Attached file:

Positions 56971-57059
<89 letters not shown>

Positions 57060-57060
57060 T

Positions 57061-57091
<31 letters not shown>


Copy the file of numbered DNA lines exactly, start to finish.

Positions 56971-57059
<89 letters not shown>

Positions 57060-57060
57060 T

Positions 57061-57091
<31 letters not shown>